FRONTIER FLORIDA LLC, f/k/a Verizon Florida LLC, Appellant, v. FLORIDA POWER & LIGHT CO., Appellee.
Frontier Florida LLC, formerly known as Verizon Florida LLC (“Verizon”) the defendant below, appeals from the trial court's entry of summary judgment in favor of Florida Power & Light Company (“FPL”), the plaintiff below, on its complaint for breach of contract. We affirm.
The contract at issue was a Joint Use Agreement which provided for the placement of the parties' facilities on each other's poles. The parties operated under this Agreement since 1975 and, for more than thirty-five years, FPL submitted invoices to Verizon, and Verizon paid the amounts as invoiced. The amounts to be paid by Verizon to FPL were calculated in accordance with the Agreement. At no time did Verizon question the manner in which the invoices were calculated, nor contend that the invoices were contrary to the terms of the Agreement.
In 2012 Verizon stopped paying the invoices submitted by FPL and began paying an amount which represented approximately 25% of the amount invoiced pursuant to the Agreement.
In the action below, Verizon did not contest the validity of the Joint Use Agreement. Instead, Verizon asserted it paid this reduced amount pursuant to an application of a Pole Attachment Order issued by the Federal Communications Commission in 2011. However, that FCC Order did not make any determination of the rate that Verizon should pay pursuant to the Agreement, but rather provided Verizon (and other entities) the ability to file a complaint with the FCC should that entity contend that the rate it was paying was not “just and reasonable.”1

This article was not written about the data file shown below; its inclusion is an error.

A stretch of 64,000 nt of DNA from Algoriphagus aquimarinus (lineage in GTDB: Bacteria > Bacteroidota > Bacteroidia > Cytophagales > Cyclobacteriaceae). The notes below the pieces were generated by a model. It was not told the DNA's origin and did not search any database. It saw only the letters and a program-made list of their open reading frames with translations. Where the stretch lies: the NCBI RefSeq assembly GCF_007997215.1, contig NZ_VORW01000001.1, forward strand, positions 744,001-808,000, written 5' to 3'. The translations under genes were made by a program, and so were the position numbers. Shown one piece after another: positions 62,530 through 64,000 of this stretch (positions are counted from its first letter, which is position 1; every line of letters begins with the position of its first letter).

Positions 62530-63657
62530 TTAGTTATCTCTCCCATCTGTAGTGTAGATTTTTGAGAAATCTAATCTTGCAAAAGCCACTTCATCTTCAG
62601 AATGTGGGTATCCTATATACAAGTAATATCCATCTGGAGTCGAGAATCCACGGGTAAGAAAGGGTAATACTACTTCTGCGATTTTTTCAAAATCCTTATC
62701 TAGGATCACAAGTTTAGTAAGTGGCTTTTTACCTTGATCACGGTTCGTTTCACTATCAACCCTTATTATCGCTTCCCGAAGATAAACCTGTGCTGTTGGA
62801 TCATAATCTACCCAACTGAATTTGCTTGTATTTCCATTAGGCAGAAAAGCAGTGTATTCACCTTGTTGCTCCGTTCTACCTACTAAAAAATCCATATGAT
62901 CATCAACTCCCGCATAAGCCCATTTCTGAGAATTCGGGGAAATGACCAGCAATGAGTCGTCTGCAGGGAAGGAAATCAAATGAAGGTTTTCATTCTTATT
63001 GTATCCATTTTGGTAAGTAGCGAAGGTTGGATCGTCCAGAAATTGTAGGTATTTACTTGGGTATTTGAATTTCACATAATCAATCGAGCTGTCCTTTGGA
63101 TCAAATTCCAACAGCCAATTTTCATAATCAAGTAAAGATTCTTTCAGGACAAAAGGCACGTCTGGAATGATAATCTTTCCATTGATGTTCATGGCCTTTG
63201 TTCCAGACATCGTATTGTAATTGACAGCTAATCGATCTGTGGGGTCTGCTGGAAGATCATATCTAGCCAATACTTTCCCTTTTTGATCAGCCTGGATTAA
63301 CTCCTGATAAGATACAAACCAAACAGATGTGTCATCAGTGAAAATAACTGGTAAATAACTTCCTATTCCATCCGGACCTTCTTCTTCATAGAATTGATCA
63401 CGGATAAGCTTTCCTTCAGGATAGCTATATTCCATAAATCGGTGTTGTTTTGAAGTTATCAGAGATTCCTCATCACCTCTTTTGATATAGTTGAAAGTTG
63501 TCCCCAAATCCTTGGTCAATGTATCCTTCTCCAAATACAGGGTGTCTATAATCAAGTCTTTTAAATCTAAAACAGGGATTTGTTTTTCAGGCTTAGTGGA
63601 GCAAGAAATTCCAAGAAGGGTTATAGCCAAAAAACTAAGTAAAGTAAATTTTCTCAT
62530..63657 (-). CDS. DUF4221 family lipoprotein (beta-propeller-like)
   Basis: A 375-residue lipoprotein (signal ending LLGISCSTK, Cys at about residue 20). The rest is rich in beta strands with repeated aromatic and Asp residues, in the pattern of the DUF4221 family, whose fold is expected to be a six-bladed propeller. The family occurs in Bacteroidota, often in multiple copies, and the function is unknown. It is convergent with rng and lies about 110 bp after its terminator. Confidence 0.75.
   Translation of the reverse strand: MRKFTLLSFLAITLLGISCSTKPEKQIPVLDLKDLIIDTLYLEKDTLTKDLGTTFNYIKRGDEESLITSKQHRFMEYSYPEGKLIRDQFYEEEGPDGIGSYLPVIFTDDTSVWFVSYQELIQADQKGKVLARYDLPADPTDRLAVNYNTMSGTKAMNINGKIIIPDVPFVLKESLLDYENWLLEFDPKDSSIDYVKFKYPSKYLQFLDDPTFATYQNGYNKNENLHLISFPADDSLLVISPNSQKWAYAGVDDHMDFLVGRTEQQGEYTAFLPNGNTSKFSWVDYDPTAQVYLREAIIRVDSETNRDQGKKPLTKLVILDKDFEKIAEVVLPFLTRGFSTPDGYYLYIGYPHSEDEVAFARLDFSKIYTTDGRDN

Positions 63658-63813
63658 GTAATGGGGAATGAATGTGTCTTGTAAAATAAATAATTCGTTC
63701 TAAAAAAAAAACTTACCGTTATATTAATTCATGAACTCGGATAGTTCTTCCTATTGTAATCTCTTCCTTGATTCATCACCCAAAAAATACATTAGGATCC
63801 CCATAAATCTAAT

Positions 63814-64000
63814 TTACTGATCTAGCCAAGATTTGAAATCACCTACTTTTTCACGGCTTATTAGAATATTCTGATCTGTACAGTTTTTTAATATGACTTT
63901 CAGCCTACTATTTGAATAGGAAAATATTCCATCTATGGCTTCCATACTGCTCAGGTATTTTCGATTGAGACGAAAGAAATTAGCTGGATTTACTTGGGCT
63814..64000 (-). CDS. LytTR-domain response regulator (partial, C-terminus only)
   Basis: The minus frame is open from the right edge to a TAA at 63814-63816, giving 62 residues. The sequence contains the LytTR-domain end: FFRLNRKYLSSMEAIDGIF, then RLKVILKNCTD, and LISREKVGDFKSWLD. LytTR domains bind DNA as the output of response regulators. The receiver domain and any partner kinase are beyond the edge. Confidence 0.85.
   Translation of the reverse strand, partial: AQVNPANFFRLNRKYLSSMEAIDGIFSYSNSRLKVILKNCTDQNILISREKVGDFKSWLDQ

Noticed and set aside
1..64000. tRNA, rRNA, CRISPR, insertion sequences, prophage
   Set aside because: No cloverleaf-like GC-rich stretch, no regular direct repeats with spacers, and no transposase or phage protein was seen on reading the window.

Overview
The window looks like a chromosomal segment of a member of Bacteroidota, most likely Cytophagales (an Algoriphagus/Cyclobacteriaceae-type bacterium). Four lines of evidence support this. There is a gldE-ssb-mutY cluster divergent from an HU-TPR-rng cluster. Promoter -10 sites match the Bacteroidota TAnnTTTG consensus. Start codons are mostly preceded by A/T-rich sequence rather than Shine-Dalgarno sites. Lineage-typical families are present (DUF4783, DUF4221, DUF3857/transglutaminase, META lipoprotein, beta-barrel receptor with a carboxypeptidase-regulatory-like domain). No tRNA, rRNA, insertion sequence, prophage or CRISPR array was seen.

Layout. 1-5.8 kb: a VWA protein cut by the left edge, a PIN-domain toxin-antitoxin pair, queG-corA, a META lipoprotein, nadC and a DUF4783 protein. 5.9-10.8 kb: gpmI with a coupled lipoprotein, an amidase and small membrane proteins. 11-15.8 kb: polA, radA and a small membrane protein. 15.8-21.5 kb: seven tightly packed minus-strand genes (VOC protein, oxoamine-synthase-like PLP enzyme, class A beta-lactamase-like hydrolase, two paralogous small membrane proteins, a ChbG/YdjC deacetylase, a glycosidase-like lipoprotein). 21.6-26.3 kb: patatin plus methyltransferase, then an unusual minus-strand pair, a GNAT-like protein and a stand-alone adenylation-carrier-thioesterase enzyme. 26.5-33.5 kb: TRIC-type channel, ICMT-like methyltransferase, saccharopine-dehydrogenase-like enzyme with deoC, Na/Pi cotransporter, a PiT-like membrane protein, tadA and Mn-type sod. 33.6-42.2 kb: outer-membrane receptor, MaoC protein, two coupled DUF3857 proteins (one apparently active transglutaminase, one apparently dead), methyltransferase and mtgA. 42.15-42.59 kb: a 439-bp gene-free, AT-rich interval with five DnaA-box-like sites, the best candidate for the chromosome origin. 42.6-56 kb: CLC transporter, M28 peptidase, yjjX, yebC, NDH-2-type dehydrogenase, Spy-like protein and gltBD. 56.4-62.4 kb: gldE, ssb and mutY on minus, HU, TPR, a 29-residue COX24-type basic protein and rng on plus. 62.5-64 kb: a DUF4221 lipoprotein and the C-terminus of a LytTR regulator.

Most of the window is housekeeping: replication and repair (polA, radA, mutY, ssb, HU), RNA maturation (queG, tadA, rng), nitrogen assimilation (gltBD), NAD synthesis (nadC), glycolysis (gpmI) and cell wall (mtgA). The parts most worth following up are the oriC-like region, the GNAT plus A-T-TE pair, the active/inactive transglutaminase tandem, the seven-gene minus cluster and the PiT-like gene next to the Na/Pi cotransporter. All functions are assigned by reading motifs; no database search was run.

Verizon's unilaterally-reduced payment was rejected by FPL, and such amount or rate has never been determined by the FCC to be “just and reasonable.”2 FP & L filed the instant breach of contract action to collect the underpayments it alleged were withheld by Verizon in breach of the Agreement.
Following discovery, FPL filed its motion for summary judgment and, following a hearing, the trial court entered summary judgment for FPL and awarded damages of nearly $2.6 million plus prejudgment interest. Upon our de novo review, we conclude that the trial court properly determined that there were no material facts in dispute; that the Agreement under which the parties had operated for more than thirty-five years was a valid contract; that FPL had complied with the material terms of the Agreement; that Verizon failed and refused to make the required payments invoiced by FPL pursuant to the Agreement; and that Verizon's actions constituted a breach of its obligations under the Agreement, resulting in damages as set forth in the final judgment.
1. Verizon did subsequently file a complaint with the FCC; however the FCC determined that the rate which Verizon unilaterally established was not supported by the Pole Attachment Order.
2. Because it is not necessary to our determination, we do not reach the question of whether the rate Verizon was contractually obligated to pay was “just and reasonable.”